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Magazine Look Winter issue Sunday, December 2, 2012 48 pages your source for local sports, news, weather and entertainment! travel Paraguay: A land of extremes Page 35 sport Hoop classic clashes set Page 39 Voted Canada’s Best Community Newspaper City may cancel 2nd Onni hearing CITY of North Vancouver council is set to cancel a promised second public hearing on the controversial Onni development proposal for the Safeway site, and instead move to debating approval on Monday. Council voted 4-3 last week to hold a second public hearing in late January after critics decried the first one as unfair. Coun. Don Bell voted for a second public hearing — but for the separate reason that he still had major concerns about traffic, shading and visual impacts on Stella Jo-Dean plaza and placement of commercial storefronts. Those issues could be fixed without a public hearing, Bell later learned. “(Mayor Darrell Mussatto) asked me that if the item was brought back on the understanding I didn’t need a new public hearing to pursue the issues I wanted to pursue, would I support a reconsideration of the motion to go to public hearing? “I said, ‘yes,’” said Bell. — Brent Richter NEWS photo Mike Wakefield Farm boys DISTRICT of North Vancouver Mayor Richard Walton and North Vancouver MP Andrew Saxton get to know the Goat Hill Gang at Maplewood Farm Friday. The impromptu petting session took place after a joint announcement of federal funding of almost $250,000 from the Community Infrastructure Improvement Fund. The funds will be matched by the municipality and used to improve accessibility and increase visitor use of the popular family destination. Metro to generate dam revenue Brent Richter METRO Vancouver is hoping to generate millions of dollars and hydroelectric energy for thousands of homes by installing turbines on the Cleveland and Seymour dams. The Greater Vancouver Water Board voted Friday morning to ago ahead with the plan and apply to the province for water licences by the end of December. “We’re spilling a lot of water over the damns, both Seymour and Capilano, that could be used for power generation with no Cleveland and Seymour dams could both generate hydro power effect at all on the environment,” said City of North Vancouver Mayor Darrell Mussatto. “At this point, we see a large number of potential environmental, social and operational benefits that would result from hydro power and related improvements. We also see economic benefits. Electricity sales would help pay for the costs of Metro Vancouver’s water system.” If it clears an environmental assessment, the Cleveland Dam on Capilano Lake could generate enough electricity to power about 6,000 homes annually, The proposal comes with a sizable price tag of about $90 million, which would be paid for out of Metro Vancouver reserves and borrowing. But it is projected to turn an annual profit for regional government within 10 to 15 years, said Mussatto who is also chairman of Metro Vancouver’s utilities committee. The electricity would likely be sold back to B.C. Hydro’s grid and transmitted along buried power lines. The dams would only produce power during the seven or eight rainy months a year when water is already gushing over them. See Project page 5 Beginner/10km/Half & Full Marathon Starting in January! 12-16 Week Program - $119.95 + Free Shoes ($150 Value) Find out more 975 Marine Drive North Vancouver 604.980.5633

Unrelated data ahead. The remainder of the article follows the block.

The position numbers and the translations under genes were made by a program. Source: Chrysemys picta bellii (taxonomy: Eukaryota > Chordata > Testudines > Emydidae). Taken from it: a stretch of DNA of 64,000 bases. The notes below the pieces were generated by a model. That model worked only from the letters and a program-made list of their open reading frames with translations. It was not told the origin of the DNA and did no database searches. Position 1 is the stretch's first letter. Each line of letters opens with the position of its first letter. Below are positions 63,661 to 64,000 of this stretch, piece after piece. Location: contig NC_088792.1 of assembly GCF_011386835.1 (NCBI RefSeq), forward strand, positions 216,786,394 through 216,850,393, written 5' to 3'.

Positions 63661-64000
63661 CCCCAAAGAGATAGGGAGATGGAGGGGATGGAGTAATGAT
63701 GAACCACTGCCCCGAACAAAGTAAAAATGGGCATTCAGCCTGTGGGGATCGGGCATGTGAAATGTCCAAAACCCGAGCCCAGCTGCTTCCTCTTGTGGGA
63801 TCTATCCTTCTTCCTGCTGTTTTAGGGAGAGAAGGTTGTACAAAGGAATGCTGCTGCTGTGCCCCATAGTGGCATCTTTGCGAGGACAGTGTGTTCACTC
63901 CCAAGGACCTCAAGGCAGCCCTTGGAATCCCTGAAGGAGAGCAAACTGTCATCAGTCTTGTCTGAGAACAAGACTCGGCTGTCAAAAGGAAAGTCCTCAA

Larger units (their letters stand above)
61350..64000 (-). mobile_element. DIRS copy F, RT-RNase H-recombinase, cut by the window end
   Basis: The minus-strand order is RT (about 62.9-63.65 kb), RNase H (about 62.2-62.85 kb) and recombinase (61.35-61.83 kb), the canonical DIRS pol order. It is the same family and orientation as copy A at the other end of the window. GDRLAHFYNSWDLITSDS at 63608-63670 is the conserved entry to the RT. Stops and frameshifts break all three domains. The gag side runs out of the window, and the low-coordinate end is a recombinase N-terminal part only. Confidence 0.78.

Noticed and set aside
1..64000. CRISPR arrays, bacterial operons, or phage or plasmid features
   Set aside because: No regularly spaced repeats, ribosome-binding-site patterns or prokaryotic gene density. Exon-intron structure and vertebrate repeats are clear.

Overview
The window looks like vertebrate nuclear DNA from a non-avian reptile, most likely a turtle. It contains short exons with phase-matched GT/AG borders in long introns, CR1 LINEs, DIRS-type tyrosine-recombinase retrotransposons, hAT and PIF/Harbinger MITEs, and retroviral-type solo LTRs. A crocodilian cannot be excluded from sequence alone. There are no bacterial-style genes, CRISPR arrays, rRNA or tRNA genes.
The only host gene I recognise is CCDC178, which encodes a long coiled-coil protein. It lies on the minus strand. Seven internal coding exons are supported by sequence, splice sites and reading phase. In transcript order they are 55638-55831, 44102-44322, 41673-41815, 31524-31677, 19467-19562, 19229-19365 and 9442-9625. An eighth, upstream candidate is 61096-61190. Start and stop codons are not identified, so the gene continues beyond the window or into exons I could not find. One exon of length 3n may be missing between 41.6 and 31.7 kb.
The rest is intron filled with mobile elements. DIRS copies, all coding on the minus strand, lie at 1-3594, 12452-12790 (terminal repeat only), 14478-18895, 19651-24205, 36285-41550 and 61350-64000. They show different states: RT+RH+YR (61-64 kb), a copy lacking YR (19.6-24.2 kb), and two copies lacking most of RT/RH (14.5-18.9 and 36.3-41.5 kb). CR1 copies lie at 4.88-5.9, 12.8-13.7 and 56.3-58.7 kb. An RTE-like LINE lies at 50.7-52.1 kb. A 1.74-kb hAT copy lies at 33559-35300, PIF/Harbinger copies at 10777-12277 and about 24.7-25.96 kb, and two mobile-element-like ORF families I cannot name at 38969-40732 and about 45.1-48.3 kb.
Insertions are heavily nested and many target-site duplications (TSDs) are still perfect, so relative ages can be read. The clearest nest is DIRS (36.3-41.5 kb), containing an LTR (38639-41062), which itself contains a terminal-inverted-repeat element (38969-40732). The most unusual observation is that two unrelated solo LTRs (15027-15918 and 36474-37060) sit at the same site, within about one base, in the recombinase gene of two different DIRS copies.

North Shore News December 2 2012

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